Welcome to the August 26 edition of SafetyNet - from Melbourne: week four of a six-week Stage 4 lock-down.
The number of new COVID-19 cases in Victoria announced today was 149, which is the third day in a row that the numbers have been under 150. Very sadly though, there were 24 further deaths - the highest number we've had.
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Victorian Report on Healthcare workers
The Victorian government has released a new report through the Department of Health and Human Services, which has led the government to take immediate steps, such as fast-tracking healthcare workers comp claims, running PPE fit-testing, deploying "PPE spotters" in hospital settings to ensure workers properly don and remove protective gear when they enter and leave COVID-19 environments, and more.
Further, the Health and Human Services Building Authority is undertaking a "COVID Aerosol Hot Spot Analysis Study" which aims to identify possible "hot spots" in clinical settings created by exhaled aerosols coming to rest on surfaces. The study models aerosol behaviour and then tracks particles as they are carried in the heating, ventilating, and air conditioning (HVAC) airstreams, until they impact and stick to a surface, and will be used to inform a new series of guidance notes.
Read more: Protecting our healthcare workers [pdf]
World's first confirmed case of coronavirus reinfection
A 33-year-old man in Hong Kong may be the first confirmed case of reinfection, according to researchers in Hong Kong.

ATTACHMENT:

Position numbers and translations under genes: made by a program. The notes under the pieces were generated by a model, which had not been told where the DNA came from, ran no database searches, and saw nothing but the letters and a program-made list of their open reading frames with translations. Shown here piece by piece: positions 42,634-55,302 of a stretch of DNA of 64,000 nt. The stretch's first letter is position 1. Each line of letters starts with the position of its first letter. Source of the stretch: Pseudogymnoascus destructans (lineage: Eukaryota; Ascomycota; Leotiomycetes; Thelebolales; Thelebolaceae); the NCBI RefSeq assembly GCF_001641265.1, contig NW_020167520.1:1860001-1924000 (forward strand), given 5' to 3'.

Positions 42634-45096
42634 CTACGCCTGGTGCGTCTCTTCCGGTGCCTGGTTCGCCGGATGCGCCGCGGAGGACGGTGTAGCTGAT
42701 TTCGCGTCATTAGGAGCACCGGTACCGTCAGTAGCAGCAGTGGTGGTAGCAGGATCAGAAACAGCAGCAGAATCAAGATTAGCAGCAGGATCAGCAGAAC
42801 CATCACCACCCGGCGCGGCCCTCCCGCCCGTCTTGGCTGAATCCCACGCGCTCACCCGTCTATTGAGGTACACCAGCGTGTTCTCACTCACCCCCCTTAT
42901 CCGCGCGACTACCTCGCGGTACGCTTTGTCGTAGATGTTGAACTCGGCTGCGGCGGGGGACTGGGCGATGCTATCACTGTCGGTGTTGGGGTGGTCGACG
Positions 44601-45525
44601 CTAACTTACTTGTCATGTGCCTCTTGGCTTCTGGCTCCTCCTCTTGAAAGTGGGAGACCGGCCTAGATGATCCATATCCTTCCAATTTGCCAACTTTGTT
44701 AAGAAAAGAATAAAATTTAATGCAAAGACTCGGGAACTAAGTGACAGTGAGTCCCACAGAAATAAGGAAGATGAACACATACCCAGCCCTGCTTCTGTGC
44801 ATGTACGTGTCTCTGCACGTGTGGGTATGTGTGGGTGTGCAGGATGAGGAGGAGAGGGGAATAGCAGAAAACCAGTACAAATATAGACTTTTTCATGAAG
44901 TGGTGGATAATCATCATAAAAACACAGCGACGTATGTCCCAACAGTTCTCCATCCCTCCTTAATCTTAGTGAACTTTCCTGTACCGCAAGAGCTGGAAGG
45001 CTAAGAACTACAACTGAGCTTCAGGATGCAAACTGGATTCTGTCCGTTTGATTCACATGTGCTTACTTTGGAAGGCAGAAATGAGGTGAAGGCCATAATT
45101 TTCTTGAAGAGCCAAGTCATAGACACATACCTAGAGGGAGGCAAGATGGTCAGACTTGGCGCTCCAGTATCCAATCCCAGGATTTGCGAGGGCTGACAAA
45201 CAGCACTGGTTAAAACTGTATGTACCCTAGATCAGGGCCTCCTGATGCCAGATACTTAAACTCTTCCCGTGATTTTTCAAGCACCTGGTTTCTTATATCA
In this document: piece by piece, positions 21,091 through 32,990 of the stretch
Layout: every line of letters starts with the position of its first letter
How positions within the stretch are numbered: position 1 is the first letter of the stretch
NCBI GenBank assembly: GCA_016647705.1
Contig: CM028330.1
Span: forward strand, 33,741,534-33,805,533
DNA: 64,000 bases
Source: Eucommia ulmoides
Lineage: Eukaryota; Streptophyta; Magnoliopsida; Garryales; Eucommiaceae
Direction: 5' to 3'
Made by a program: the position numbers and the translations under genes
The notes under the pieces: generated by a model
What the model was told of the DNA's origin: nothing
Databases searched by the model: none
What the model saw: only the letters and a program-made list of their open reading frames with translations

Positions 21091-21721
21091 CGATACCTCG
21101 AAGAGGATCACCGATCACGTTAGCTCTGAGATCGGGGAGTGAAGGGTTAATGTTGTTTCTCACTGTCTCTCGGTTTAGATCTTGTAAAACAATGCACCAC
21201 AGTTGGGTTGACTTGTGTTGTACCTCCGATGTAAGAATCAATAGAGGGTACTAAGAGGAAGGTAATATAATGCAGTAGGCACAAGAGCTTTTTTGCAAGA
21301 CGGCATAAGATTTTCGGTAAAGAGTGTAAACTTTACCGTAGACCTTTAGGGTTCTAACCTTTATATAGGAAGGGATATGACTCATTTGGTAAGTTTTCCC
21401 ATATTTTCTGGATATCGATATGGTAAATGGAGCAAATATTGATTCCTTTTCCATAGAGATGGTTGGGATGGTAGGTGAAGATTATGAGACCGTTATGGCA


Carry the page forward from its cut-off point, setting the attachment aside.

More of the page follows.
The man was diagnosed with COVID-19 on March 26, hospitalized, then recovered. He then tested positive again on August 15. The viral sequence disparity indicates that this case is not one of prolonged infection. Kwok-Yung Yuen, MD, of the University of Hong Kong, and colleagues in a manuscript which has apparently been accepted for publication in Clinical Infectious Diseases (but not yet published) said “the whole genome sequencing of viral isolates from the two episodes indicated they were from different clades”.
This is almost unassailable evidence that the man was infected a second time, and another indication, although far from definitive, that immunity to SARS-CoV-2 may not last very long.
The man experienced fever and a heavy cough during the March episode and tested positive for SARS-CoV-2. He was discharged on April 14 after two negative tests, taken a day apart. But in August, he returned to Hong Kong from Spain via the United Kingdom, and tested positive for SARS-CoV-2 upon reentry screening at the Hong Kong airport. He was hospitalized, but remained asymptomatic.
Reinfection has been suspected in a few previous cases of COVID-19, but never documented. Many experts believed what appeared to be reinfection was simply prolonged infection. But these researchers were absolutely clear: "We report the first case of reinfection of COVID-19," they wrote. "Epidemiological, clinical, serological and genomic analyses confirmed that the patient had reinfection instead of persistent viral shedding from first infection."